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It pays to be spiritual.
That is the conclusion reached by researchers Tony Schwartz and Christine Porath.

In an opinion piece in the Sunday Review of the New York Times, they outlined factors that benefit or hinder employee productivity.

At first glance, the numbers are dismal: A majority of workers in the United States and abroad are burned out, and over half of the people surveyed said their place of employment does not provide time for creative, strategic brainstorming.

Only 36 percent of employees feel like their work is meaningful, and only 25 percent “connect” to their company’s mission.

The researchers explain that companies can turn these statistics around by being intentional in meeting four “core needs” of their employees—physical, mental, emotional and spiritual.

“The more effectively leaders and organizations support employees in meeting these core needs, the more likely the employees are to experience engagement, loyalty, job satisfaction and positive energy at work, and the lower their perceived levels of stress,” the authors concluded.

This prognosis is not from a spiritual or religious bias. Both the survey and the company that performed the survey are secular in nature.

Yet, spirituality is named as a significant factor in increasing a worker’s overall health and job commitment.

The researchers asserted that meeting these four needs means helping employees find meaning in their work.

They encouraged companies to connect them to the larger needs in society and the demands that communities have for providing a better world.

“Employees who derive meaning and significance from their work were more than three times as likely to stay with their organizations,” Schwartz and Porath wrote.

The Bible has attested to this fact for thousands of years. Attend any place of worship and talk to clergy, and they will affirm that people are spiritual beings.

Therefore, connecting to something larger than themselves is an innate part of being human.

No wonder the first of the Ten Commandments is to avoid putting any idol before God (Exodus 20:3).

Our desire to find meaning results in our bowing to almost anything that provides us with a sense of meaning.

We idolize money and progress, bowing to the almighty dollar because we measure success by the amount of money we make.

We idolize beauty, worshipping celebrities and exercise plans that promise to make us mini-gods of our own choosing.

We idolize relationships, seeking fulfillment by placing our trust in each other, hoping that the “right” person will fill that vacuous, nagging hole in our hearts.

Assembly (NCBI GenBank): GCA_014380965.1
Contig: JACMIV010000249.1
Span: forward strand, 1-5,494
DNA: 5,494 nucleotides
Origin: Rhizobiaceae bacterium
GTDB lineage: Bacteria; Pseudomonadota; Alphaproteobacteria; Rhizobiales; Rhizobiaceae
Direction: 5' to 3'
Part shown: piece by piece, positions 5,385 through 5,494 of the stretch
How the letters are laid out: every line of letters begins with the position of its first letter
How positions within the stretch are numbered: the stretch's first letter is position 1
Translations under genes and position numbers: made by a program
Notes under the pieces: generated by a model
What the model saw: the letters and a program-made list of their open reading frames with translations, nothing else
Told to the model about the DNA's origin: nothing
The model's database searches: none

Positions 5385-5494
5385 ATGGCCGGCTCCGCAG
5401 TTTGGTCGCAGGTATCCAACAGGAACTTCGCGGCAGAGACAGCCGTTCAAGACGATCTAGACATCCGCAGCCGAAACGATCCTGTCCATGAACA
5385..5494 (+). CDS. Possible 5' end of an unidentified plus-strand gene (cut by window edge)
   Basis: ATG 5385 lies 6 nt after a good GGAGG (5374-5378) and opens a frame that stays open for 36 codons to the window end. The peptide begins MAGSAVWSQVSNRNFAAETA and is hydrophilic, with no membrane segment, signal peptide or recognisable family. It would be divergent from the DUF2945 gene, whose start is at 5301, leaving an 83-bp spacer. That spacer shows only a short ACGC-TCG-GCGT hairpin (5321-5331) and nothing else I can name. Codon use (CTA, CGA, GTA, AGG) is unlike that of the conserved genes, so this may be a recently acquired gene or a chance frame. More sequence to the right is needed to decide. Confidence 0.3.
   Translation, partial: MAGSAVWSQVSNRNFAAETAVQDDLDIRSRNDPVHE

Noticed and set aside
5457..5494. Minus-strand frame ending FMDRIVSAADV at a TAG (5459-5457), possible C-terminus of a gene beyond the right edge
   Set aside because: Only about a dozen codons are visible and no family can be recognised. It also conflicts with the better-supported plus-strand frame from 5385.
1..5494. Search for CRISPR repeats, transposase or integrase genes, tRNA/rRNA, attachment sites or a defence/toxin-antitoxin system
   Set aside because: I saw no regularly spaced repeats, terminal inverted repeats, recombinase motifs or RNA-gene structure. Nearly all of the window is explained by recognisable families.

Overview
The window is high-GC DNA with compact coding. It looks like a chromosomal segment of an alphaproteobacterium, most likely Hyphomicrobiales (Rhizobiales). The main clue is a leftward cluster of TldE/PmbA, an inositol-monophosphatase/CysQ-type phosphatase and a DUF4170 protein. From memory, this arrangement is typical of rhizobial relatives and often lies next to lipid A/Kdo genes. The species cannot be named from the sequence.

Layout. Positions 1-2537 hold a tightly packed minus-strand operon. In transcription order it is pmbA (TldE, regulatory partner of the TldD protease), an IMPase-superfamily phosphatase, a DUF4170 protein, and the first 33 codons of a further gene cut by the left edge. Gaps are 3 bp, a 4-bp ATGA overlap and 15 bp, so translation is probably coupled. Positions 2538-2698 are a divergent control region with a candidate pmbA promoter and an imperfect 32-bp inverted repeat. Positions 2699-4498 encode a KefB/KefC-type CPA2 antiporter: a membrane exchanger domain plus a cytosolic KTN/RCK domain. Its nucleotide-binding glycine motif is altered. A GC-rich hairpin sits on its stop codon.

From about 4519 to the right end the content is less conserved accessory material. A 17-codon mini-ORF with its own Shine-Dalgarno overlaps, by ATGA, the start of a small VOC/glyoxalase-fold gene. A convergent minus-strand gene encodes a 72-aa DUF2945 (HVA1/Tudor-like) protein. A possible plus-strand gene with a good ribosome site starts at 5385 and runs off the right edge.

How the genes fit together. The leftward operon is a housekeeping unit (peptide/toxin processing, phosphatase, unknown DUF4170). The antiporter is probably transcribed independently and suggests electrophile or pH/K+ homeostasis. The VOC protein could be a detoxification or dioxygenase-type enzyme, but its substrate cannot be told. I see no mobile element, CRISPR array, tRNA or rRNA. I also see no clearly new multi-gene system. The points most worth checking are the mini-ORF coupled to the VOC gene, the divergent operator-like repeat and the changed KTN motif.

Ironically, sometimes it takes a survey in the world of business to tell us something we Christians have known for years: Faith is important in every area of our lives because we were made to worship a God that is the only one who can fill that empty hole in our hearts.

The author of Ecclesiastes, for instance, states that one’s work and toil are burdensome, but trusting in God can make our lives meaningful and valuable.

“What gain have the workers from their toil?” Ecclesiastes says. “I know that there is nothing better for them than to be happy and enjoy themselves as long as they live; moreover, it is God’s gift that all should eat and drink and take pleasure in all their toil” (Ecclesiastes 3:9,12-13).

After Adam and Eve sinned in the Garden of Eden, God gave them various “curses” as consequences for their sin.

Eve’s consequence was the pain and hardship brought on by giving birth. Adam’s consequence was to work and toil in an unforgiving landscape.

They faced two different kinds of labor, but labor nonetheless.

A life of spiritual formation puts this lesson in perspective. We realize that we have to work to make ends meet, and that most forms of work—no matter how meaningful—can become burdensome at times.

Yet, God gives us the ability to connect with him through our work in order to make a difference in the world around us. This is true whether we work in a cubicle or farm the land.

Building time for spiritual exercises into our work schedule will only further that connection, and make us more fruitful in our labors.

Joe LaGuardia is senior pastor of Trinity Baptist Church in Conyers, Georgia. A version of this column first appeared on his blog, Baptist Spirituality, and is used with permission.

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